Laitakari, K.E., Mäkelä‐Kaikkonen, J.K., Pääkkö, E., Kata, I., Ohtonen, P., Mäkelä, J. and Rautio, T.T. (2020), Restored pelvic anatomy is preserved after laparoscopic and robot‐assisted ventral rectopexy: MRI‐based 5‐year follow‐up of a randomized controlled trial. Colorectal Dis, 22: 1667-1676. https://doi.org/10.1111/codi.15195
Restored pelvic anatomy is preserved after laparoscopic and robot‐assisted ventral rectopexy : MRI‐based 5‐year follow‐up of a randomized controlled trial
|Author:||Laitakari, K. E.1,2; Mäkelä-Kaikkonen, J. K.1,2; Pääkkö, E.3;|
1Department of Surgery, Division of Gastroenterology, Oulu University Hospital, Oulu, Finland
2Medical Research Center Oulu, Center of Surgical Research, University of Oulu, Oulu, Finland
3Department of Radiology, Oulu University Hospital, Oulu, Finland
4Division of Operative Care, Oulu University Hospital, Oulu, Finland
|Persistent link:|| http://urn.fi/urn:nbn:fi-fe202102013358
John Wiley & Sons,
|Publish Date:|| 2021-06-16
Aim: Our aim was to compare the long‐term anatomical outcomes between robot‐assisted ventral mesh rectopexy (RVMR) and laparoscopic ventral mesh rectopexy (LVMR) for external or internal rectal prolapse.
Method: This study is a follow‐up of a single‐centre randomized controlled trial (RCT). Thirty patients were randomly allocated to RVMR (n = 16) or LVMR (n = 14). The primary end‐point was maintenance of the restored pelvic anatomy 5 years after the operation, as assessed by magnetic resonance (MR) defaecography. Secondary outcome measures included the Pelvic Organ Prolapse Quantification (POP‐Q) measures and functional results assessed using symptom questionnaires.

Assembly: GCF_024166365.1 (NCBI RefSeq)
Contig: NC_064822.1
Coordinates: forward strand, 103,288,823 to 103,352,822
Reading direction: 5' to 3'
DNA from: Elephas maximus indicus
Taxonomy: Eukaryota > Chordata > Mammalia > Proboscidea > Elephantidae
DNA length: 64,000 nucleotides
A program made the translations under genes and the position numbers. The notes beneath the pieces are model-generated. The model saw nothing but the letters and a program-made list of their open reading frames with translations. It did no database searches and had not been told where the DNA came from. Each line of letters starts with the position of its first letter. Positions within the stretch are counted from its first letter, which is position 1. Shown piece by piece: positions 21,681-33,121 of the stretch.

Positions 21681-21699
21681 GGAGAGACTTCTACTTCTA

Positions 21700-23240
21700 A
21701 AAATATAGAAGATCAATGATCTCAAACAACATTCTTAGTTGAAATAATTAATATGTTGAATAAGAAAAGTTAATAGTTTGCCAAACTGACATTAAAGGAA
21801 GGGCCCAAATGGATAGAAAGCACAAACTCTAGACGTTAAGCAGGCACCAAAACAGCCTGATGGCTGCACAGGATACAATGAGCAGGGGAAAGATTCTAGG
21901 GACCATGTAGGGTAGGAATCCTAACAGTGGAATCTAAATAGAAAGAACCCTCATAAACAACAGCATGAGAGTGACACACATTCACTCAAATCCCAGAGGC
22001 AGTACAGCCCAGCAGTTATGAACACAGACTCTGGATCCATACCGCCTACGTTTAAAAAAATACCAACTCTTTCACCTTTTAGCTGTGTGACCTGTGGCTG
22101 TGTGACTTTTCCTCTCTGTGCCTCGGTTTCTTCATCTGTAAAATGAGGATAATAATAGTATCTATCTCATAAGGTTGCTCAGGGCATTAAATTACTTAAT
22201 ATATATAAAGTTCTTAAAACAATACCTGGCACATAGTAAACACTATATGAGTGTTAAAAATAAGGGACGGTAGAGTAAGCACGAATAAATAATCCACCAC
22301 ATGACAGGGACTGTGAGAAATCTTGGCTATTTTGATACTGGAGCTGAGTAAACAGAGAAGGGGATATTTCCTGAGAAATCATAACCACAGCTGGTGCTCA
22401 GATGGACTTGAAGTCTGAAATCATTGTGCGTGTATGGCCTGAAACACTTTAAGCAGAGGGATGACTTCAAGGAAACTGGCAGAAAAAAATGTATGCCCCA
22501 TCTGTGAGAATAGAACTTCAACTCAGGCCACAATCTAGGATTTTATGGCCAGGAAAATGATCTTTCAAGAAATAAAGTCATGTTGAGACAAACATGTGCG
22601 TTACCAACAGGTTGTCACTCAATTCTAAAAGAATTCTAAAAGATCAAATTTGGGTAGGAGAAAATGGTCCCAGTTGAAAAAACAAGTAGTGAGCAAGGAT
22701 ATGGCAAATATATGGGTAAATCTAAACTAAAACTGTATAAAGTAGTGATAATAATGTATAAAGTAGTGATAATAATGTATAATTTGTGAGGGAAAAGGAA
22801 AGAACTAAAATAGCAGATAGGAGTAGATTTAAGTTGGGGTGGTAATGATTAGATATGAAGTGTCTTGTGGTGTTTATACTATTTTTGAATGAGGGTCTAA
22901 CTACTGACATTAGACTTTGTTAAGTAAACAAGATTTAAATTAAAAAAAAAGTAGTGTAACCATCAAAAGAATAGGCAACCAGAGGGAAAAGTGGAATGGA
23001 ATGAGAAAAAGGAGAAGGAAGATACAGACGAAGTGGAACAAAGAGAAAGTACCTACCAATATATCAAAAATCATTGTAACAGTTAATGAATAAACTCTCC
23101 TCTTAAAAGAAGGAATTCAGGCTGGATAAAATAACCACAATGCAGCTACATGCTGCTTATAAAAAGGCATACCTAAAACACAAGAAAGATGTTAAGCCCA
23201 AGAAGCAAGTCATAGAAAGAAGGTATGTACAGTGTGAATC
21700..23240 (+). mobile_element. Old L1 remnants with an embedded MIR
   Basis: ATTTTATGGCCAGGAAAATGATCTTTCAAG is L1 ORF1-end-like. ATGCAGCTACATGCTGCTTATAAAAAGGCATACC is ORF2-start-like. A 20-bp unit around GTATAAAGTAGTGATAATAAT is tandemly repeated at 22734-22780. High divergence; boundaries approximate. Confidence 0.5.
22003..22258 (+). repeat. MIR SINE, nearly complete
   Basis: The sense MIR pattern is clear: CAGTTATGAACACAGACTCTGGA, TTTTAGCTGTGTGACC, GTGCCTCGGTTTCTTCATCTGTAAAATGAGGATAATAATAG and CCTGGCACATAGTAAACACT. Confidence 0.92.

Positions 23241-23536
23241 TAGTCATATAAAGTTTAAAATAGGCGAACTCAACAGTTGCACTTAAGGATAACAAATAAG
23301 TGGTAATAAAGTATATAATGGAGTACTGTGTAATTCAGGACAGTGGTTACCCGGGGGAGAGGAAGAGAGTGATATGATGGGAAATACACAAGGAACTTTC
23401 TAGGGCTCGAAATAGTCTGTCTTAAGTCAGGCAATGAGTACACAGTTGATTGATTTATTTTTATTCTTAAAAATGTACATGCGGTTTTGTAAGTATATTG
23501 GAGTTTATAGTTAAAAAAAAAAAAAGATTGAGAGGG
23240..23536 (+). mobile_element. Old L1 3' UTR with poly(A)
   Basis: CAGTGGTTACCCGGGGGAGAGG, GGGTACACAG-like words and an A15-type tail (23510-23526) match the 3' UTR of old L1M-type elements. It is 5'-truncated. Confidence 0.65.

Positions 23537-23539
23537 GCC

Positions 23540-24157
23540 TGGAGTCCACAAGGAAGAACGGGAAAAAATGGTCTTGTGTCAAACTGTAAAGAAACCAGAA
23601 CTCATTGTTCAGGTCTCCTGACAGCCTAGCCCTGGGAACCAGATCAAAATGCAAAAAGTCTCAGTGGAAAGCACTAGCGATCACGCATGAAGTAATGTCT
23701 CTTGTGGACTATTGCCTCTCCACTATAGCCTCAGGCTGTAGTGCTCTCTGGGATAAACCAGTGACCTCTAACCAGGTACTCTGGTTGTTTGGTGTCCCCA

Results: Twenty‐six patients (14 RVMR and 12 LVMR) completed the 5‐year follow‐up and were included in the study. The MRI results, POP‐Q measurements and symptom‐specific quality of life measures did not differ between the RVMR and LVMR groups. The MRI measurements of the total study population remained unchanged between 3 months and 5 years. In the Pelvic Floor Distress Inventory (PFDI‐20), the RVMR group had lower symptom scores (mean 96.0, SD 70.7) than the LVMR group (mean 160.6, SD 58.9; P = 0.004). In the subscales of pelvic organ prolapse (POPDI‐6) (mean 23.2, SD 24.3 vs mean 52.4, SD 22.4; P = 0.001) and the Colorectal–Anal Distress Inventory (CRADI‐8) (mean 38.4, SD 23.3 vs mean 58.6, SD 25.4; P = 0.009), the patients in the RVMR group had significantly better outcomes.
Conclusions: After VMR, the corrected anatomy was preserved. There were no clinically significant differences in anatomical results between the RVMR and LVMR procedures 5 years after surgery based on MR defaecography. However, functional outcomes were better after RMVR.
|Type of Publication:||
A1 Journal article – refereed
|Field of Science:||
3126 Surgery, anesthesiology, intensive care, radiology
State research funding.
Colorectal Disease © 2020 The Association of Coloproctology of Great Britain and Ireland. This is the peer reviewed version of the following article: Laitakari, K.E., Mäkelä‐Kaikkonen, J.K., Pääkkö, E., Kata, I., Ohtonen, P., Mäkelä, J. and Rautio, T.T. (2020), Restored pelvic anatomy is preserved after laparoscopic and robot‐assisted ventral rectopexy: MRI‐based 5‐year follow‐up of a randomized controlled trial. Colorectal Dis, 22: 1667-1676, which has been published in final form at https://doi.org/10.1111/codi.15195. This article may be used for non-commercial purposes in accordance with Wiley Terms and Conditions for Self-Archiving.